Of the eighteen tracks on Chapter and Verse, thirteen have already been released many in the same order on other compilations. That’s not to say the songs aren’t required listening – any album that contains ‘The River’, ‘My Father’s House’, ‘Born To Run’ and ‘The Rising’ is easily going to stand strong. In some respects the running order here is more beneficial than other instances – lifting ‘Long Time Comin” from it’s sandwiching on Devils And Dust‘s weaker tracks really allows it to shine. But, given that fans will already have either the existing compilations, the albums these tracks are culled from or both, it’s hard to argue a case for their recompiling.
So – the big USP of Chapter and Verse comes down to this; the first five songs have not been released previously and pre-date Bruce’s recording career with Columbia. But are they worth shelling out for? In a couple of words, sorry but not really…. These songs are notable for the progression they represent (even the jump in style between the two cuts from Springsteen’s first band The Castiles) but, ultimately are only being heard because who one of their members went on to be. The Steel Mill song ‘He’s Guilty (The Judge Song)’ is a standard southern-blues stomper recorded in San Francisco as the band tried to use California to break out of Jersey-only stardom but highlights what Bruce himself realised; for every Allman Brothers Band there were a hundred Steel Mill’s and there’s little here to distinguish them above the pack. The exception, though, is The Bruce Springsteen Band’s ‘The Ballad of Jesse James’ which, of the five ‘new’ tracks is the keeper.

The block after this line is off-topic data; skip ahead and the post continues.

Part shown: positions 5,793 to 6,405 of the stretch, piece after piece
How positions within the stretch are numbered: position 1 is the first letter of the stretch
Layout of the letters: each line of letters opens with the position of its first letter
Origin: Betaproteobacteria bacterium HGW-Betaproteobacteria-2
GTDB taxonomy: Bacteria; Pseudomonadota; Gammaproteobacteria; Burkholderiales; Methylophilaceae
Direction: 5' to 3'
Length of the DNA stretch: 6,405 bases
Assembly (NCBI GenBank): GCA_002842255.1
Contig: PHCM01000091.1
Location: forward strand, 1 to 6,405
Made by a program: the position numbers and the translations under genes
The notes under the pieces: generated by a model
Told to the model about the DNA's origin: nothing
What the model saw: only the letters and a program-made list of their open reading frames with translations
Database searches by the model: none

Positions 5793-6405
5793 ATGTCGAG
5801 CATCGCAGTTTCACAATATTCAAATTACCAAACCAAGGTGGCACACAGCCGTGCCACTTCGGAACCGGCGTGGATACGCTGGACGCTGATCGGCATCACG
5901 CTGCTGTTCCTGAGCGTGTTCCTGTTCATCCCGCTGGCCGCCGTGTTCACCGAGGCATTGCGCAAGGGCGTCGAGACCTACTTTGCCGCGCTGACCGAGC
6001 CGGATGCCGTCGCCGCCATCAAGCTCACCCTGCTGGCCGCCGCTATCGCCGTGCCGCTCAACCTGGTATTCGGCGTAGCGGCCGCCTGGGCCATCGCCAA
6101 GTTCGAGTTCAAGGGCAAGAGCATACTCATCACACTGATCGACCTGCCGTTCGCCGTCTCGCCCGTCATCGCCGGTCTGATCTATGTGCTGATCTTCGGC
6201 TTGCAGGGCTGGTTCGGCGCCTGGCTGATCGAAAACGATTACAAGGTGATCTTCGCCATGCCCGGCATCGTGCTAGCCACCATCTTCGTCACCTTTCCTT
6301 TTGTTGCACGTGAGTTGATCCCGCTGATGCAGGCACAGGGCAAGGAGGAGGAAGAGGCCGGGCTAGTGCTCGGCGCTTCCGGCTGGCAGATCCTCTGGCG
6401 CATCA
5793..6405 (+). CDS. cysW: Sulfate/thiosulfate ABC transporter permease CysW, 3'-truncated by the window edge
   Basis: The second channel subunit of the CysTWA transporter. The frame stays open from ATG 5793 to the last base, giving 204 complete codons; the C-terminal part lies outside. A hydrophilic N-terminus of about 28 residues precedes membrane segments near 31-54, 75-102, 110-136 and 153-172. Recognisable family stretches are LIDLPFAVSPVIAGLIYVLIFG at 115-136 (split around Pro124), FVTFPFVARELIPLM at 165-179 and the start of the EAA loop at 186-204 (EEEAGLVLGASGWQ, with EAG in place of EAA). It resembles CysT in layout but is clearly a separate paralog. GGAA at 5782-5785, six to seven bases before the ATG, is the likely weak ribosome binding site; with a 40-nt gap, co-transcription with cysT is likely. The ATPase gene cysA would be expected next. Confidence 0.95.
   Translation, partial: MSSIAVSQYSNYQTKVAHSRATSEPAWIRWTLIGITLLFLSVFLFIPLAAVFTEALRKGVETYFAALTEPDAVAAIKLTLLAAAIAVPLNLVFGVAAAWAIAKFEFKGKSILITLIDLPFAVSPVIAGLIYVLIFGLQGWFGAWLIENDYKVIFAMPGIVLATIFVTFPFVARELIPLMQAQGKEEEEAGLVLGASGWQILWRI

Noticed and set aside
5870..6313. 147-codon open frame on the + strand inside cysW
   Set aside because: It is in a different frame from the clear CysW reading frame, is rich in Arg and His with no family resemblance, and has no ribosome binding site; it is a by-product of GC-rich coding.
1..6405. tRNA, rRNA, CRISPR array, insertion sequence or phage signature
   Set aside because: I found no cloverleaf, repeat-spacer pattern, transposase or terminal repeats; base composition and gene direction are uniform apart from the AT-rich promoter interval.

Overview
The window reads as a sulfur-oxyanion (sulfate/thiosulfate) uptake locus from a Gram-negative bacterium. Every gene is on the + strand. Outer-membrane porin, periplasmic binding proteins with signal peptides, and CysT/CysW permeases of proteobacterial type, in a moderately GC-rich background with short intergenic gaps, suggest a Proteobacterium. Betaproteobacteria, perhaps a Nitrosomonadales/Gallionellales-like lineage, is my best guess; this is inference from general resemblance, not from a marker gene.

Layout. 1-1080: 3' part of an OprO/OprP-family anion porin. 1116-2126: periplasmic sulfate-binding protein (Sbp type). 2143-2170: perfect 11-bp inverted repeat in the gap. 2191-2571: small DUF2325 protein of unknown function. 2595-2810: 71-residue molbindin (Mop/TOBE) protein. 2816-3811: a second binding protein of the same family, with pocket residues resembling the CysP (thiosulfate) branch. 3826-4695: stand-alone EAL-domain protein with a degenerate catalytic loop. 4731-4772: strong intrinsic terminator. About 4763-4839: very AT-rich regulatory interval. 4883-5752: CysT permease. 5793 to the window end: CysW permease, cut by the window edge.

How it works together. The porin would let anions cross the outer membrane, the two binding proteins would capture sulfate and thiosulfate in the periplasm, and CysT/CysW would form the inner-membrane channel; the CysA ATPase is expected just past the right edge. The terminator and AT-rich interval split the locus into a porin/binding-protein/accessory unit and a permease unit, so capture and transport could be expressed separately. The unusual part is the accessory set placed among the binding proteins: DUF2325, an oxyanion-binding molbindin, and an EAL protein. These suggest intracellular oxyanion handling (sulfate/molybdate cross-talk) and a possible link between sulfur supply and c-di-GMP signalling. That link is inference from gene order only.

For myself, and I’d wager a few others, I’d rather the previously-unreleased material shone some light on either the E-Street Band’s take on Nebraska (that the fabled Electric Nebraska exists in its entirety is confirmed in Born To Run) or Bruce’s shelved album from the nineties… so I’ll drop one such track here – ‘Waiting On The End of the World’, written for that album and taken a stab at with the E-Street Band at the time of Greatest Hits which, for my money, is still the best Springsteen comp.
If you are still looking for music to ‘accompany’ the reading of Born To Run, there’s a Spotify playlist that Bruce (or someone on his team, most likely) put together containing all songs referenced and important: